- Published: Monday, 12 February 2018 02:00
Ron Coleman speaks on "Costa Rican Cichlids"
Dr. Ron Coleman is Professor at California State University, Sacramento and teaches courses on Ichthyology (the study of fishes), Fisheries Biology, Animal Behavior and other related topics. His specific field of study is evolutionary ecologist, which means that he tries to understand behavior in the context of the organism's whole life and in terms of how the behavior evolved by natural selection.
I am interested in cichlids from two angles, both as a scientist and a hobbyist. On the hobbyist side, it is hard to beat cichlids as entertaining and just plain interesting animals to have around. They are intelligent and curious creatures that come in so many shapes, sizes and colours that I find it hard to believe that anyone could not be fascinated by them.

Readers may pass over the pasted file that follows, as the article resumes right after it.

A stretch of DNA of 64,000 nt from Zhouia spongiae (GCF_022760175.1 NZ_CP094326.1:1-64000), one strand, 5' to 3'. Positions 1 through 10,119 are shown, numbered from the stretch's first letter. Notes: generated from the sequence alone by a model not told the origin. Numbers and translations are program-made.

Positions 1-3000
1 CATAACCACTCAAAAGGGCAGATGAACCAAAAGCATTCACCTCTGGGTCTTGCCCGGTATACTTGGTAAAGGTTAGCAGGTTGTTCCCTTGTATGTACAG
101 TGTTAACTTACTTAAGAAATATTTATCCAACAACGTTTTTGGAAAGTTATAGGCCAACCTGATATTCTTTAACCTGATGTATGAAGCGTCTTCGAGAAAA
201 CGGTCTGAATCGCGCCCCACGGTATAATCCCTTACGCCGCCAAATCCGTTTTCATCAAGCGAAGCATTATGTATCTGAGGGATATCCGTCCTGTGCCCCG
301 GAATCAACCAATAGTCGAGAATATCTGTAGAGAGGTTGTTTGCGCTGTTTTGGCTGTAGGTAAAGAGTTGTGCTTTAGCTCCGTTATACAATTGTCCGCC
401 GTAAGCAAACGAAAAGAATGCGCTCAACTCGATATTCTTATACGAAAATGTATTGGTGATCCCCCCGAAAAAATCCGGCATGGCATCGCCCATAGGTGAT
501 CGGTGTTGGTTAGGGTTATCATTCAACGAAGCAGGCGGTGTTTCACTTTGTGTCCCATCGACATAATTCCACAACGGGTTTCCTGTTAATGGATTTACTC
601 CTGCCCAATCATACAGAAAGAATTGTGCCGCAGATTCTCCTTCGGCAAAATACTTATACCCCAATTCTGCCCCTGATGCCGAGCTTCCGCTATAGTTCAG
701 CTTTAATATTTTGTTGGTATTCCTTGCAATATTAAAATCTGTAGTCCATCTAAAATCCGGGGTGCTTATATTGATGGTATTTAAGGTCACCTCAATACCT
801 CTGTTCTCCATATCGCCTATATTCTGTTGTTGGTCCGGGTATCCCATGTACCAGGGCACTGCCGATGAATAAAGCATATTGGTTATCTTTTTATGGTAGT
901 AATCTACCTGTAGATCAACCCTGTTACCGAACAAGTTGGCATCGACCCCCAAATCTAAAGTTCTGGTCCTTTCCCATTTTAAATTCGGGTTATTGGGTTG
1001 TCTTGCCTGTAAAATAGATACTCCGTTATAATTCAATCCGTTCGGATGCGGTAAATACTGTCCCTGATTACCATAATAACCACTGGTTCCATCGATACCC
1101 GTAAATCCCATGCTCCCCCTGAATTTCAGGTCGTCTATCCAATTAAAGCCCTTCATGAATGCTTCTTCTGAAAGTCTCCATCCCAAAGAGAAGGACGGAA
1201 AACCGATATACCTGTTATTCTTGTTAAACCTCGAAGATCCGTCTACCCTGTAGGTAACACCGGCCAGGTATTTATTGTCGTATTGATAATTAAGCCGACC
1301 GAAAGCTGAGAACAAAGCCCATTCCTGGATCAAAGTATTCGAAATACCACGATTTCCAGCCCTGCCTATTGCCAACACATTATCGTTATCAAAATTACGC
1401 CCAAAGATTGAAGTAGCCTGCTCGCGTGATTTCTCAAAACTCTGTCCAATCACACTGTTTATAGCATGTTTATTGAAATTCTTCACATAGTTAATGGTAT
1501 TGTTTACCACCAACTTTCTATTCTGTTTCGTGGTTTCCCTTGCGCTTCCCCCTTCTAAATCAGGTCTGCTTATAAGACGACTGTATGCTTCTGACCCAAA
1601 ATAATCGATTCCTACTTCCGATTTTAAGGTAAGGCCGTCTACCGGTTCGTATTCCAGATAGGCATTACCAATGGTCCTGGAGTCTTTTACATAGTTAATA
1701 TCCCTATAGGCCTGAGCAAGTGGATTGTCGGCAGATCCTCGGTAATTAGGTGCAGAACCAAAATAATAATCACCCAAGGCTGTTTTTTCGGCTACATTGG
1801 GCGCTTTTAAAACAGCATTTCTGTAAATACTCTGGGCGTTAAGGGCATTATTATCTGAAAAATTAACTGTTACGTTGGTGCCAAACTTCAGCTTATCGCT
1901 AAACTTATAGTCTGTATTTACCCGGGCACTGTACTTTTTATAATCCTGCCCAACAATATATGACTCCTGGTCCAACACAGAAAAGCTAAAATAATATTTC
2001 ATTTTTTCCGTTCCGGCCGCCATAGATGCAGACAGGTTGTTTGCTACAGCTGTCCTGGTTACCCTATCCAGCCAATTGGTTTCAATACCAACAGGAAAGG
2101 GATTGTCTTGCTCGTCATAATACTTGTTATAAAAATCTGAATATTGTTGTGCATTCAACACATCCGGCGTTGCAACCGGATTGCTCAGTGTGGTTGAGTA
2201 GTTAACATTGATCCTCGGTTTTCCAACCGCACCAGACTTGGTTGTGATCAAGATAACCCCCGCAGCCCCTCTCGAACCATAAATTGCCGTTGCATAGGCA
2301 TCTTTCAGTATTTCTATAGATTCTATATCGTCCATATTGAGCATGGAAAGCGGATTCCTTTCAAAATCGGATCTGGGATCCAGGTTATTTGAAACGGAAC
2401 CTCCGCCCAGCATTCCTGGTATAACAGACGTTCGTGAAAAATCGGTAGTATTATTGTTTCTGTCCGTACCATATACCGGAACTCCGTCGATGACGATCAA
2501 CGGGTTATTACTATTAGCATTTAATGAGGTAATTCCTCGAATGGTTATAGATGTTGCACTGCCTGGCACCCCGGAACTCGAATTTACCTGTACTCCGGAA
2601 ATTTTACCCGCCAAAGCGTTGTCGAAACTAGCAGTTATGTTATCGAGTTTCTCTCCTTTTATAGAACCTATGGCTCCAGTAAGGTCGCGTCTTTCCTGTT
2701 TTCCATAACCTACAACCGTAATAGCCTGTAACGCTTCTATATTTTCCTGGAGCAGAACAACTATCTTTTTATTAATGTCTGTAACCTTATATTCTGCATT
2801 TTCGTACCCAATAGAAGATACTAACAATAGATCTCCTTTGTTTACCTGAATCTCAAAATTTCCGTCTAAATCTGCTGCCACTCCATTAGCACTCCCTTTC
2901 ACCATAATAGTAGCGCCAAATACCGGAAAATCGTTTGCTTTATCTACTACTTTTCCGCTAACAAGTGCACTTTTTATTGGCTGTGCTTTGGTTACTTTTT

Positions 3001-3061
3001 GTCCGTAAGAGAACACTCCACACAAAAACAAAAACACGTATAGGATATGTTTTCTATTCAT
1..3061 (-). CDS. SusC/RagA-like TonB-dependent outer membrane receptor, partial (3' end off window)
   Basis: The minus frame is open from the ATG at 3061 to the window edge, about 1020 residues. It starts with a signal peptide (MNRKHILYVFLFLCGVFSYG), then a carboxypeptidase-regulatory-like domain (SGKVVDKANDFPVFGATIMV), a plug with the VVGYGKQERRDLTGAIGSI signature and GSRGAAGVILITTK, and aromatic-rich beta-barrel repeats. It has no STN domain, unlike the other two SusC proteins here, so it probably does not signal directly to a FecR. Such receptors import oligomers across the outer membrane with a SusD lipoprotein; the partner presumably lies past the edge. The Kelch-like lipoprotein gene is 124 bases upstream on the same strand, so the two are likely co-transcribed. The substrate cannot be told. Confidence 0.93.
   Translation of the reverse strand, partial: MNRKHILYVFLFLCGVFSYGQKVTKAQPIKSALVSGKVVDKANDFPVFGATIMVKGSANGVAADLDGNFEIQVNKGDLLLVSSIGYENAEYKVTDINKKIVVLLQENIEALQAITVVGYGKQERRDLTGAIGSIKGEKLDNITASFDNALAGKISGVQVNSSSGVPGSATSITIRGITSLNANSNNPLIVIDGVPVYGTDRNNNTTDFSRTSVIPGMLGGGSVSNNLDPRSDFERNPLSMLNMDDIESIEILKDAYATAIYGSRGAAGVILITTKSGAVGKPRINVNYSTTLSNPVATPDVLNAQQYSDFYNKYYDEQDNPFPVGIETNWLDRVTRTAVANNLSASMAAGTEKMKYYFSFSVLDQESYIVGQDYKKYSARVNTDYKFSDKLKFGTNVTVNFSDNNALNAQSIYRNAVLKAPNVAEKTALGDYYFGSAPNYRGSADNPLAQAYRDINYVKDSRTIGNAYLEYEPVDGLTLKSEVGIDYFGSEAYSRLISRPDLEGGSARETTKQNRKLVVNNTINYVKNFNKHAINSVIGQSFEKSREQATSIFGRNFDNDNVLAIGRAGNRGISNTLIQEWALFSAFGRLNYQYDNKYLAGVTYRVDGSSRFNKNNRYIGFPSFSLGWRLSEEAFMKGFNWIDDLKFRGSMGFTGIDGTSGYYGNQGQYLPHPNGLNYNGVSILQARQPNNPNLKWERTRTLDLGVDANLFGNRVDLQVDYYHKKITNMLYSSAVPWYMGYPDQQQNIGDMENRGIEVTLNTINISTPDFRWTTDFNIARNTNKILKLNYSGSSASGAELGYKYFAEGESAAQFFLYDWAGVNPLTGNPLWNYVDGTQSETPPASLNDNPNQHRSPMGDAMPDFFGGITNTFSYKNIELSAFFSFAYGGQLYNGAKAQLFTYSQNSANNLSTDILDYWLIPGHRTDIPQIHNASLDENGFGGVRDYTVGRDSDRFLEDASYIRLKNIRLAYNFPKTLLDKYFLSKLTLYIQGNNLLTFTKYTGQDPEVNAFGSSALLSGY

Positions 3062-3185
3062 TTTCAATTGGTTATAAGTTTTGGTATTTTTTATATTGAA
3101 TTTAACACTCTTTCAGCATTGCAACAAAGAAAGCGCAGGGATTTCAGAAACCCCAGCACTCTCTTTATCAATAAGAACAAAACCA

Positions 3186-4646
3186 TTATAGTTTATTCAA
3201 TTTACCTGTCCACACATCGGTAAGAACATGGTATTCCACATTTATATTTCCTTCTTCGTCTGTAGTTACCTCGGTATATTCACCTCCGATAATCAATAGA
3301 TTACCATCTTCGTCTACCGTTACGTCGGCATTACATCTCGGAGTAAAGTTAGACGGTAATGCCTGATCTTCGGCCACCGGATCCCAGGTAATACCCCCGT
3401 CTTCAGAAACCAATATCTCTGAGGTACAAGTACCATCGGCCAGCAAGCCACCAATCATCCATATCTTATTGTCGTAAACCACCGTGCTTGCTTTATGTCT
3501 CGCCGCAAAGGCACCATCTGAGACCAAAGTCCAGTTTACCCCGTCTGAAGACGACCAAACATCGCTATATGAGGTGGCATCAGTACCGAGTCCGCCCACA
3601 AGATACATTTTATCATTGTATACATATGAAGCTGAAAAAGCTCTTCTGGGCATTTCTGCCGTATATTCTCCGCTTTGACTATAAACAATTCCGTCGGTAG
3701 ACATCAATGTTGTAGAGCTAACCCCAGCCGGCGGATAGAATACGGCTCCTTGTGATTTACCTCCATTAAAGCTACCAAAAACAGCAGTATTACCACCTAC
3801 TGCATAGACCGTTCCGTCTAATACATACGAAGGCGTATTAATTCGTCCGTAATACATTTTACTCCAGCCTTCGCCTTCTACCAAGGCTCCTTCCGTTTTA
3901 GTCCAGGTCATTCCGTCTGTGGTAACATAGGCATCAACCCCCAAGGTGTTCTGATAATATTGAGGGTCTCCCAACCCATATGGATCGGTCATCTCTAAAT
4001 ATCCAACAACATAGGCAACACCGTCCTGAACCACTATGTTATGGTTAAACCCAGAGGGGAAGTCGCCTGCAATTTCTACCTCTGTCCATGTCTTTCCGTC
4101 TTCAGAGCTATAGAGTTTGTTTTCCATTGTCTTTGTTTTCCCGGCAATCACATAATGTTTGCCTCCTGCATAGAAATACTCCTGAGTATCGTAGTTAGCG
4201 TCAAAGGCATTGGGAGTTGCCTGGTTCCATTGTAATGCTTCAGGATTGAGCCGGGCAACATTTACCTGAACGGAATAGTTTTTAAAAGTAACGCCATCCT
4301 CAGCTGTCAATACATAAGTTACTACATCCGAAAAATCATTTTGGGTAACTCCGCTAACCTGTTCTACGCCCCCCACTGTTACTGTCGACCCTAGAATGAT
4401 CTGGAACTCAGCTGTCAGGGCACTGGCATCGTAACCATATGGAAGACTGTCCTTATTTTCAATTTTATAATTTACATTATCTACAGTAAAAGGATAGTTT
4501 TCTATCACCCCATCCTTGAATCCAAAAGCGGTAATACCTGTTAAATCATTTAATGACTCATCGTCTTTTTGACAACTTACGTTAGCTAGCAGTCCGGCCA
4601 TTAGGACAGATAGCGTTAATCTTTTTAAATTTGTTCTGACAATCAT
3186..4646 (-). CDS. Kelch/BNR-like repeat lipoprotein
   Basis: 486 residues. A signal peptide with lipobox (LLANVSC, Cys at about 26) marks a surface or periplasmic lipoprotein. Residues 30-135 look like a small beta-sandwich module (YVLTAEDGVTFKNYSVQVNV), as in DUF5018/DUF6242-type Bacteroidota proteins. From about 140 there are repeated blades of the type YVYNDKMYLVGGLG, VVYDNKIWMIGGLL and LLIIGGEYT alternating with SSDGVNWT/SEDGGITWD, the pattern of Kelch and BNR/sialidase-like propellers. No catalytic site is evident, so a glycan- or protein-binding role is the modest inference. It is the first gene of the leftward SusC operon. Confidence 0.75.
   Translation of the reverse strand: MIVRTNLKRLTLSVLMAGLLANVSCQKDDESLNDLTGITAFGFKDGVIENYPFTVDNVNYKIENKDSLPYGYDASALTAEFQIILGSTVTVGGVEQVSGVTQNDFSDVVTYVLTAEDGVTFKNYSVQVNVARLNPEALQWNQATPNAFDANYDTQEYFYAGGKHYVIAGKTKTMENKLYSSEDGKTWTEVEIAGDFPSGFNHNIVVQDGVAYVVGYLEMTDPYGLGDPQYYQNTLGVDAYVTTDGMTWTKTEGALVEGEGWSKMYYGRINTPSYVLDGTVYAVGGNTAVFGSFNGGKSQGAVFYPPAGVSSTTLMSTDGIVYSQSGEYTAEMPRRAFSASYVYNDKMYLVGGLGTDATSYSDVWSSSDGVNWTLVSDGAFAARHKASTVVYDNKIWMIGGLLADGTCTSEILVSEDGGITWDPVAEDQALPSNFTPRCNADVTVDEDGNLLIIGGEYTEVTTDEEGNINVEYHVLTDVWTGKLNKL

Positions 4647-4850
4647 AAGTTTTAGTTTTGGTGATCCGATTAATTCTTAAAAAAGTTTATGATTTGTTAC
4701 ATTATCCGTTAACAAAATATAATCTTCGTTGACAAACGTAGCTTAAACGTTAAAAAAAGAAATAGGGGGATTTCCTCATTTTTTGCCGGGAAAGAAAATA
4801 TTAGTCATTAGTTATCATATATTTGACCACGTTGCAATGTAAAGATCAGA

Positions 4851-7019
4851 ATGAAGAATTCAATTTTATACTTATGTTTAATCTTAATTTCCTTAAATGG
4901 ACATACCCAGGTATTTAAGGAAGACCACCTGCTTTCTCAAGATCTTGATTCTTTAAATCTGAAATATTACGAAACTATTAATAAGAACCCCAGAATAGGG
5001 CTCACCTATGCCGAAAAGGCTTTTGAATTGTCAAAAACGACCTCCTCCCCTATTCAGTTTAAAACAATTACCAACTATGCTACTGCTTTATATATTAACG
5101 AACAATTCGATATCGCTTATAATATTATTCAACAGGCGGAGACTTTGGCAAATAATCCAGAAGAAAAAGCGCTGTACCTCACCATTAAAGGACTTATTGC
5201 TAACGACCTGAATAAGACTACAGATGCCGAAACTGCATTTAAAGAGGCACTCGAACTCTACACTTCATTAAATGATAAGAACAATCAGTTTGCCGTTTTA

Many of these same qualities of cichlids make them fascinating to me as a scientist. The sheer diversity of the family offers countless opportunities to evolutionary biologists like myself.
Cichlids, are nature's gift to the evolutionary biologist. So many questions of evolutionary biology are stifled because of the lack of diversity in many groups of organisms. For example, the North American sunfish are a fabulously interesting group of fishes and few things can match a male bluegill sunfish protecting his nest and babies. And yet, we can never answer the question of why it is the male bluegill that guards his nest rather than the female by studying sunfish. Why? Because it is the same for all sunfish. All species in the family exhibit male care so we have nothing to compare them with.
Sunday, March 11, 2018 | 6PM
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